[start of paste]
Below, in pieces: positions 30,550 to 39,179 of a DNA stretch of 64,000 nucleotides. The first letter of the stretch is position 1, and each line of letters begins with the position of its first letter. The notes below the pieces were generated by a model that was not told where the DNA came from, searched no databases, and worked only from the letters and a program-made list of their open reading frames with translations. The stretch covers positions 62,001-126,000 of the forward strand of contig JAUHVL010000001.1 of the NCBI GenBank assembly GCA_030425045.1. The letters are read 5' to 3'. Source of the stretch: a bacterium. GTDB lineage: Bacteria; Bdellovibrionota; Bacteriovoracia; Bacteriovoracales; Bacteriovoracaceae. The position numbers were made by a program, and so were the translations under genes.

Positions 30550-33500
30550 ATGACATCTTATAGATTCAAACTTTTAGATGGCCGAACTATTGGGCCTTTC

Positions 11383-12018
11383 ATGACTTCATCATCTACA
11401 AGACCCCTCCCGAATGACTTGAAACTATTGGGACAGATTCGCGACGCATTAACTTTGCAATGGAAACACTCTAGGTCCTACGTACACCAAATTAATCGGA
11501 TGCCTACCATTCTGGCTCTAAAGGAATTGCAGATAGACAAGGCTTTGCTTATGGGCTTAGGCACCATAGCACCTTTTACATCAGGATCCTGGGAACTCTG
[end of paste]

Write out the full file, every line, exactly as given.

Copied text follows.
Below, in pieces: positions 30,550 to 39,179 of a DNA stretch of 64,000 nucleotides. The first letter of the stretch is position 1, and each line of letters begins with the position of its first letter. The notes below the pieces were generated by a model that was not told where the DNA came from, searched no databases, and worked only from the letters and a program-made list of their open reading frames with translations. The stretch covers positions 62,001-126,000 of the forward strand of contig JAUHVL010000001.1 of the NCBI GenBank assembly GCA_030425045.1. The letters are read 5' to 3'. Source of the stretch: a bacterium. GTDB lineage: Bacteria; Bdellovibrionota; Bacteriovoracia; Bacteriovoracales; Bacteriovoracaceae. The position numbers were made by a program, and so were the translations under genes.

Positions 30550-33500
30550 ATGACATCTTATAGATTCAAACTTTTAGATGGCCGAACTATTGGGCCTTTC

Positions 11383-12018
11383 ATGACTTCATCATCTACA
11401 AGACCCCTCCCGAATGACTTGAAACTATTGGGACAGATTCGCGACGCATTAACTTTGCAATGGAAACACTCTAGGTCCTACGTACACCAAATTAATCGGA
11501 TGCCTACCATTCTGGCTCTAAAGGAATTGCAGATAGACAAGGCTTTGCTTATGGGCTTAGGCACCATAGCACCTTTTACATCAGGATCCTGGGAACTCTG